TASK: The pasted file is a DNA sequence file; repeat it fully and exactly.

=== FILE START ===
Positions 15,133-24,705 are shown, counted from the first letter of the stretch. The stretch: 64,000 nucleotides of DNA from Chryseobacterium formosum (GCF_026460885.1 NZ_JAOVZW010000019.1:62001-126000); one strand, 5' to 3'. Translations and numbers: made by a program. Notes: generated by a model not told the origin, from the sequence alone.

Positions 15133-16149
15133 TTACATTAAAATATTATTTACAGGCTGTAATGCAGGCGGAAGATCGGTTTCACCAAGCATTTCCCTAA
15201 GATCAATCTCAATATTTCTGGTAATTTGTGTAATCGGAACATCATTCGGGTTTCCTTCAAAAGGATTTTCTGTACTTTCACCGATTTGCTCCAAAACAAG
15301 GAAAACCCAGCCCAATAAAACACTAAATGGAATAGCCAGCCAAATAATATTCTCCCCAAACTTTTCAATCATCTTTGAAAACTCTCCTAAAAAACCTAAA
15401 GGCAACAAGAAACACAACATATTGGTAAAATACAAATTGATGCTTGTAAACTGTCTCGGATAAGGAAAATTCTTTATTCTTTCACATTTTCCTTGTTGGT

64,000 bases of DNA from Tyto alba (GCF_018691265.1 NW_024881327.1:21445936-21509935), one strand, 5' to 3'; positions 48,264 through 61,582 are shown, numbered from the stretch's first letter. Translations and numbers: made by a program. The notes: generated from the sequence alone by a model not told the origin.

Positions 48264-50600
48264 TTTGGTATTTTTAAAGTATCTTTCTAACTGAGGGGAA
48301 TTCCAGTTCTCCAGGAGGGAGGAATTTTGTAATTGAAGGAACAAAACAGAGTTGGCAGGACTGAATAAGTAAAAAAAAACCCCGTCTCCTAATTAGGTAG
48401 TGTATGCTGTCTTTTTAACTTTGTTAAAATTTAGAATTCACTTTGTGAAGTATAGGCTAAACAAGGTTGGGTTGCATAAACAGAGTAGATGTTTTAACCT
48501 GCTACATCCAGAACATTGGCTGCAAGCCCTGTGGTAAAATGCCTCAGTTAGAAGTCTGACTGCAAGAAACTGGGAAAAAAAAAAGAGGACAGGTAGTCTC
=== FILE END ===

Positions 15,133-24,705 are shown, counted from the first letter of the stretch. The stretch: 64,000 nucleotides of DNA from Chryseobacterium formosum (GCF_026460885.1 NZ_JAOVZW010000019.1:62001-126000); one strand, 5' to 3'. Translations and numbers: made by a program. Notes: generated by a model not told the origin, from the sequence alone.

Positions 15133-16149
15133 TTACATTAAAATATTATTTACAGGCTGTAATGCAGGCGGAAGATCGGTTTCACCAAGCATTTCCCTAA
15201 GATCAATCTCAATATTTCTGGTAATTTGTGTAATCGGAACATCATTCGGGTTTCCTTCAAAAGGATTTTCTGTACTTTCACCGATTTGCTCCAAAACAAG
15301 GAAAACCCAGCCCAATAAAACACTAAATGGAATAGCCAGCCAAATAATATTCTCCCCAAACTTTTCAATCATCTTTGAAAACTCTCCTAAAAAACCTAAA
15401 GGCAACAAGAAACACAACATATTGGTAAAATACAAATTGATGCTTGTAAACTGTCTCGGATAAGGAAAATTCTTTATTCTTTCACATTTTCCTTGTTGGT

64,000 bases of DNA from Tyto alba (GCF_018691265.1 NW_024881327.1:21445936-21509935), one strand, 5' to 3'; positions 48,264 through 61,582 are shown, numbered from the stretch's first letter. Translations and numbers: made by a program. The notes: generated from the sequence alone by a model not told the origin.

Positions 48264-50600
48264 TTTGGTATTTTTAAAGTATCTTTCTAACTGAGGGGAA
48301 TTCCAGTTCTCCAGGAGGGAGGAATTTTGTAATTGAAGGAACAAAACAGAGTTGGCAGGACTGAATAAGTAAAAAAAAACCCCGTCTCCTAATTAGGTAG
48401 TGTATGCTGTCTTTTTAACTTTGTTAAAATTTAGAATTCACTTTGTGAAGTATAGGCTAAACAAGGTTGGGTTGCATAAACAGAGTAGATGTTTTAACCT
48501 GCTACATCCAGAACATTGGCTGCAAGCCCTGTGGTAAAATGCCTCAGTTAGAAGTCTGACTGCAAGAAACTGGGAAAAAAAAAAGAGGACAGGTAGTCTC